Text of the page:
US West ignores the effect of EC § 3.415(4). Its brief includes not a single reference to that portion of the ordinance, much less an explanation of why, in light of that limitation on the license fee, ORS 221.515 requires invalidation of it in its entirety. Instead, the company devotes its briefing to excoriating the city for attempting to enforce the broader license fee requirement when it knew that it could not lawfully do so. US West understandably is exasperated that, notwithstanding EC § 3.415(4), the city at first attempted to collect from US West more than ORS 221.515 permitted and even alleged a counterclaim for the company's failure to pay. The fact remains that the city has since abandoned that counterclaim and now concedes that it cannot collect more than ORS 221.515 permits.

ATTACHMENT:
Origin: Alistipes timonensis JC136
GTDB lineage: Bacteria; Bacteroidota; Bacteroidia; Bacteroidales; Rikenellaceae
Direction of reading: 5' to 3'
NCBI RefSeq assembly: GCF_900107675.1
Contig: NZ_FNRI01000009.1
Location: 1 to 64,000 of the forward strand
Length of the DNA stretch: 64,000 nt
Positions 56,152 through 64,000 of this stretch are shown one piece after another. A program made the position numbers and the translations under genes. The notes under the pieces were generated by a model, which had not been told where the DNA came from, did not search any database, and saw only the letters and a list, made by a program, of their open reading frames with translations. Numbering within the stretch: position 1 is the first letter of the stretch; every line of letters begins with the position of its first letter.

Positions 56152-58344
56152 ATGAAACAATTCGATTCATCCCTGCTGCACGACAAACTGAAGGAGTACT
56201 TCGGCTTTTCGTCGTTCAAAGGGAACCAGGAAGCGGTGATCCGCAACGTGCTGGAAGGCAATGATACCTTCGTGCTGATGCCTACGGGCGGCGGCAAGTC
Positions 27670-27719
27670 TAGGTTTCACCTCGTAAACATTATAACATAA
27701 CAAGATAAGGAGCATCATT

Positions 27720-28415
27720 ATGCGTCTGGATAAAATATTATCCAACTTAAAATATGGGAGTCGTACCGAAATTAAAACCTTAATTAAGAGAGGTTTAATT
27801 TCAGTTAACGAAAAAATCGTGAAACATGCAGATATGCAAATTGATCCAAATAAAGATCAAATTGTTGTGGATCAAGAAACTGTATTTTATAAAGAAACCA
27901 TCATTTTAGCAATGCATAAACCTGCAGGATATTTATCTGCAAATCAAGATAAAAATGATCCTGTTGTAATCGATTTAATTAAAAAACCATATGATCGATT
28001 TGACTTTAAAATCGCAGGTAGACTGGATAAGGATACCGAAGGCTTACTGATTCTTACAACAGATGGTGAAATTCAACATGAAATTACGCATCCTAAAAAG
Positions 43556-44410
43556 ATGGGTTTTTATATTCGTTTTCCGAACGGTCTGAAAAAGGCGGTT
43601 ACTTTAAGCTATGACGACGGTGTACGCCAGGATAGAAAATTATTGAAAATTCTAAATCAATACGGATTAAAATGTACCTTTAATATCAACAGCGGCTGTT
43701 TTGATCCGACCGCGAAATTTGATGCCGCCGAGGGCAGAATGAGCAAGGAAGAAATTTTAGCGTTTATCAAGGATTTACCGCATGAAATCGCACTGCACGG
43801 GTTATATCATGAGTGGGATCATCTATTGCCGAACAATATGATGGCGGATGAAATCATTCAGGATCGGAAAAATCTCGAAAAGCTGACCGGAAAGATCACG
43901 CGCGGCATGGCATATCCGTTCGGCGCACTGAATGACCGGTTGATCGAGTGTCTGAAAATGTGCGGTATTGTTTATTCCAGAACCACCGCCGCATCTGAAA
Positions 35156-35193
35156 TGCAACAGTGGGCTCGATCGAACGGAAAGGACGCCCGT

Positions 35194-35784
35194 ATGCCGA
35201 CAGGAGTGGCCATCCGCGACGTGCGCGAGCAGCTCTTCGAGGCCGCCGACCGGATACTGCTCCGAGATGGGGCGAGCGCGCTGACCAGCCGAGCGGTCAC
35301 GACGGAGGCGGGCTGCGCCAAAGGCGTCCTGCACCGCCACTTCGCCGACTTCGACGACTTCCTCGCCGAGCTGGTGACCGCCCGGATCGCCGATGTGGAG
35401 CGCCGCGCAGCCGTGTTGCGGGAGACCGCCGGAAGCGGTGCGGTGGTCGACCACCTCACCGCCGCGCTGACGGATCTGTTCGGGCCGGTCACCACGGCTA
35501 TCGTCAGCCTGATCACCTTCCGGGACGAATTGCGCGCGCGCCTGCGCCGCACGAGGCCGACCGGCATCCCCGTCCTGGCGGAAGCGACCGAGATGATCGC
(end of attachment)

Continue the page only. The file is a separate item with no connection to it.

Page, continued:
We turn to the two-percent license fee. ORS 221.515(3) provides that local governments cannot require telecommunications carriers to pay “any additional tax or fee on the gross revenues” that are used to calculate the right-of-way tax that is permitted under ORS 221.515(1). In other words, local governments cannot impose any additional taxes on the gross revenues derived from exchange access services less net uncollectibles from those services. The city's telecommunications ordinance requires telecommunications service providers to pay a registration fee equal to two percent of gross revenue from any telecommunications activities in the city-not just exchange access services-without a deduction for net uncollectibles. Once again, however, EC § 3.415(4) provides that, to the extent that state law limits the fees that the city may exact from a telecommunications service provider, no such fees can be collected.